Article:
It’s no secret that many economists believe in the efficiency of markets- in fact, there’s a fairly well-known joke that goes something like the following:
Normal person: Hey look, somebody dropped $20 on the sidewalk.
Economist: Nonsense- that can’t be a real $20 bill, since, if it was, somebody would have picked it up already.
More generally, one feature of efficient markets is that all transactions that are profitable for all parties involved actually happen. This, however, doesn’t mean that no one can profit in an efficient market (which is why the economist in the joke’s logic is absurd), it just means that profit opportunities aren’t left on the table indefinitely in an efficient market.
The efficient-markets hypothesis puts a bit more structure on this concept, especially as it relates to financial markets (i.e. markets for stocks, bonds, etc.). The efficient-markets hypothesis, at its core, suggests that asset prices are “correct” in that they properly and rationally reflect all available information. This feature of efficient markets, according to economists, occurs precisely because market participants quickly take advantage of all of the ways to profit from asset mispricings, and these actions bring prices to their proper levels.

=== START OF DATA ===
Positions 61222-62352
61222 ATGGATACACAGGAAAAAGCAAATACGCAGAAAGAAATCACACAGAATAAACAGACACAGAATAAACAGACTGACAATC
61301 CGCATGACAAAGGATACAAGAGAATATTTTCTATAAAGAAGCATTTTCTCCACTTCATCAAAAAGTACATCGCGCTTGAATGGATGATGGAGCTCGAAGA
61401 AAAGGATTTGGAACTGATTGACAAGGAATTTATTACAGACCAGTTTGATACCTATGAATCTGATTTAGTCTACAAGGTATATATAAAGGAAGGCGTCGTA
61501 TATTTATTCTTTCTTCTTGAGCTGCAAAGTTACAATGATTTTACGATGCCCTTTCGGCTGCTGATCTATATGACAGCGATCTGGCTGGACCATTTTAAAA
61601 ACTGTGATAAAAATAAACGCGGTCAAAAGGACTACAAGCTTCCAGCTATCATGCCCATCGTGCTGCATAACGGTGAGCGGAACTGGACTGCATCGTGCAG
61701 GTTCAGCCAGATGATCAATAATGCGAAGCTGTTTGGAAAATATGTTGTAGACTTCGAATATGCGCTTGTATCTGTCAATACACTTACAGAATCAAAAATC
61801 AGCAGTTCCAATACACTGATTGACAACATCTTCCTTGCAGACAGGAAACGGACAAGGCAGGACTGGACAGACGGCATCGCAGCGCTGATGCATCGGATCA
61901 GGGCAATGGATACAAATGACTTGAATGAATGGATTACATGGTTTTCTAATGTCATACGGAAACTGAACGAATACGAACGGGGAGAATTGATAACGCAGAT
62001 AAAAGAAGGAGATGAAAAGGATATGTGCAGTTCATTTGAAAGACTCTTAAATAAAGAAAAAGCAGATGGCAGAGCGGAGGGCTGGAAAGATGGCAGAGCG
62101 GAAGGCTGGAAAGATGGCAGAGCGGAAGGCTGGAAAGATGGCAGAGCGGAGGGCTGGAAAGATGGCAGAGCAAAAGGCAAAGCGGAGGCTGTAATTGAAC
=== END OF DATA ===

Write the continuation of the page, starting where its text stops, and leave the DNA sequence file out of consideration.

In another context, then, the efficient-markets hypothesis taken to the absurd extreme gets us this:
Full disclosure: I helped with this one, so you should probably blame me if you don’t like it. Also, my economist friends and I found a $10 bill on the ground at the zoo last week, and we actually picked it up- good thing I’m a behavioral economist, otherwise I might worry that my economist membership card would get taken away. (Then again, we did have a longer than reasonable conversation about how we should split the $10, so perhaps not.)
In related zoo news, economists understand the value of scarcity as it pertains to animals:
Also, I need this sign for my office…
…mainly because it would mean I get to research the economics of pandas.